Now, my mother and father told me that this behavior was really quite common in the United States in the 1950s when service really meant something. But personally, I've never see it. No matter. I don't own a car here in Japan, so this really doesn't matter much. However. I had to wonder. How much does that pervasive service bump up the price of a gallon of gas here in Japan? Or, a liter, I mean. I did the conversion, and the gas at this station was about $5.75 a gallon. At that price, I'd expect some nice service! But I don't know how much of the price is the service. I suspect not very much. But even if it's, say, .30 or .40 cents a gallon, then I think there's plenty of room for improved service in the markets where gas is still dirt cheap, like San Francisco and Los Angeles and New York.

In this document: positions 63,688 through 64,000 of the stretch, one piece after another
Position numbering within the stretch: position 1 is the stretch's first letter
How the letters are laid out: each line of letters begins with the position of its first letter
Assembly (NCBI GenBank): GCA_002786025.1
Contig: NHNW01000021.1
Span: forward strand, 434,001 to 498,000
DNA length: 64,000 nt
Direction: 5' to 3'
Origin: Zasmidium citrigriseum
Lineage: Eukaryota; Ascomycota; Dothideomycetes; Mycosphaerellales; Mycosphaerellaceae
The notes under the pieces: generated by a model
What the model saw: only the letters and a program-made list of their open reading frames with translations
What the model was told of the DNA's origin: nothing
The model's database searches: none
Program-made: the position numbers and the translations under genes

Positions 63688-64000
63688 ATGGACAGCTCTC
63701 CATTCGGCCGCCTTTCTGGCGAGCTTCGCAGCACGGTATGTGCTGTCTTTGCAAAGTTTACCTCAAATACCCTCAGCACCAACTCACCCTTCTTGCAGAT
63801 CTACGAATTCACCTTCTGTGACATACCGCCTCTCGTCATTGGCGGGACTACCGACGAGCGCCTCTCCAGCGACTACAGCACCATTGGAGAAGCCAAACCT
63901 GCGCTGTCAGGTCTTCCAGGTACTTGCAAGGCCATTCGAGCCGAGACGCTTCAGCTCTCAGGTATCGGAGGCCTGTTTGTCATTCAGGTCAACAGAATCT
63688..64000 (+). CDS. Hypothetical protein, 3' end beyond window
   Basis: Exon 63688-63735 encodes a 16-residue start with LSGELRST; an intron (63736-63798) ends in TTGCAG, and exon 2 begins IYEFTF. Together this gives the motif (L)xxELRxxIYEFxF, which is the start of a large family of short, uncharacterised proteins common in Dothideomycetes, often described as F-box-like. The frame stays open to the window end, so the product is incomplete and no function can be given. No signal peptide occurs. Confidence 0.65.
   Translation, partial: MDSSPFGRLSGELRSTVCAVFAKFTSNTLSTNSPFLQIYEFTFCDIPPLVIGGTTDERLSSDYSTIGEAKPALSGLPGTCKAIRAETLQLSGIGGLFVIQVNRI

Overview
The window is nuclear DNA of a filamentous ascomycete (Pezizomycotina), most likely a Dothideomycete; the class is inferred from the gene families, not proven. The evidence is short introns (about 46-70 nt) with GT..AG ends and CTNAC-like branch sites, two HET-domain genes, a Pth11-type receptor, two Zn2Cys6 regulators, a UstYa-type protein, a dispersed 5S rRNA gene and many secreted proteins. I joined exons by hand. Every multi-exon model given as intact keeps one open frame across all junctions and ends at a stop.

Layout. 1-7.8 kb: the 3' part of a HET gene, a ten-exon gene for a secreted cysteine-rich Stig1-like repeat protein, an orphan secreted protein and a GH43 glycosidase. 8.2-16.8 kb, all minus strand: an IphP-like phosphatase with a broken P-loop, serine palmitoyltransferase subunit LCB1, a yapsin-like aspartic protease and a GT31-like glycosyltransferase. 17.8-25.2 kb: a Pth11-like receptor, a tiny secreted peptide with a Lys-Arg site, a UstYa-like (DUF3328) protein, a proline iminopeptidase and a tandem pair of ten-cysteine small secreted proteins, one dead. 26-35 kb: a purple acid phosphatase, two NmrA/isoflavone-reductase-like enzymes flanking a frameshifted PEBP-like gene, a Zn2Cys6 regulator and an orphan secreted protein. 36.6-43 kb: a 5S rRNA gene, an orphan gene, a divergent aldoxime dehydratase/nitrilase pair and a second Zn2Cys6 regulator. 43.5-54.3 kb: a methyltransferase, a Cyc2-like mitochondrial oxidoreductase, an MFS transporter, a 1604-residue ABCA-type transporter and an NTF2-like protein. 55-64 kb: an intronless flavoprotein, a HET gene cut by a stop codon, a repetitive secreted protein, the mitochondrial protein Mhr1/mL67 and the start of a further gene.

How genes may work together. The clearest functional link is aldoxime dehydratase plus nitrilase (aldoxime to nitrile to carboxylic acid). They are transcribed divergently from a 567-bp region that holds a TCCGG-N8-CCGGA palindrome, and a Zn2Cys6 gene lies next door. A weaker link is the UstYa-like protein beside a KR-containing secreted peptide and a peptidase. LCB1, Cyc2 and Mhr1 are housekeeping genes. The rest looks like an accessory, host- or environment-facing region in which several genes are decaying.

Story Two: The Book Store